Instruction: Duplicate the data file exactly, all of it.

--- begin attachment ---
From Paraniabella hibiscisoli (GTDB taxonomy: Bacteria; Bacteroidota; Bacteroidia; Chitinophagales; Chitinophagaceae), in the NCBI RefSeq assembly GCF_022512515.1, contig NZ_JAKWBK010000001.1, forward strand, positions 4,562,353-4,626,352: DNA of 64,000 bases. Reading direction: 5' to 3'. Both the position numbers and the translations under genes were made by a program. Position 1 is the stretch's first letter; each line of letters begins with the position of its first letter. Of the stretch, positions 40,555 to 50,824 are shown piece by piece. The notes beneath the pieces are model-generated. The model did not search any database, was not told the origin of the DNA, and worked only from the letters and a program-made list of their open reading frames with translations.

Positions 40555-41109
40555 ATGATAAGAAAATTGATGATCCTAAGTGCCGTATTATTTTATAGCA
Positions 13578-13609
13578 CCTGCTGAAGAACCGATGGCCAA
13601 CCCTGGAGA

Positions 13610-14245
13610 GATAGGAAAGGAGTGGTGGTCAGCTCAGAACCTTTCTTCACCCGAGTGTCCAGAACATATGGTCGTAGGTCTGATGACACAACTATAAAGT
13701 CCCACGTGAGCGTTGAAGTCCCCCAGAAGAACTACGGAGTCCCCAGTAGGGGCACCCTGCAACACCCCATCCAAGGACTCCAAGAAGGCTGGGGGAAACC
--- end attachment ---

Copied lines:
From Paraniabella hibiscisoli (GTDB taxonomy: Bacteria; Bacteroidota; Bacteroidia; Chitinophagales; Chitinophagaceae), in the NCBI RefSeq assembly GCF_022512515.1, contig NZ_JAKWBK010000001.1, forward strand, positions 4,562,353-4,626,352: DNA of 64,000 bases. Reading direction: 5' to 3'. Both the position numbers and the translations under genes were made by a program. Position 1 is the stretch's first letter; each line of letters begins with the position of its first letter. Of the stretch, positions 40,555 to 50,824 are shown piece by piece. The notes beneath the pieces are model-generated. The model did not search any database, was not told the origin of the DNA, and worked only from the letters and a program-made list of their open reading frames with translations.

Positions 40555-41109
40555 ATGATAAGAAAATTGATGATCCTAAGTGCCGTATTATTTTATAGCA
Positions 13578-13609
13578 CCTGCTGAAGAACCGATGGCCAA
13601 CCCTGGAGA

Positions 13610-14245
13610 GATAGGAAAGGAGTGGTGGTCAGCTCAGAACCTTTCTTCACCCGAGTGTCCAGAACATATGGTCGTAGGTCTGATGACACAACTATAAAGT
13701 CCCACGTGAGCGTTGAAGTCCCCCAGAAGAACTACGGAGTCCCCAGTAGGGGCACCCTGCAACACCCCATCCAAGGACTCCAAGAAGGCTGGGGGAAACC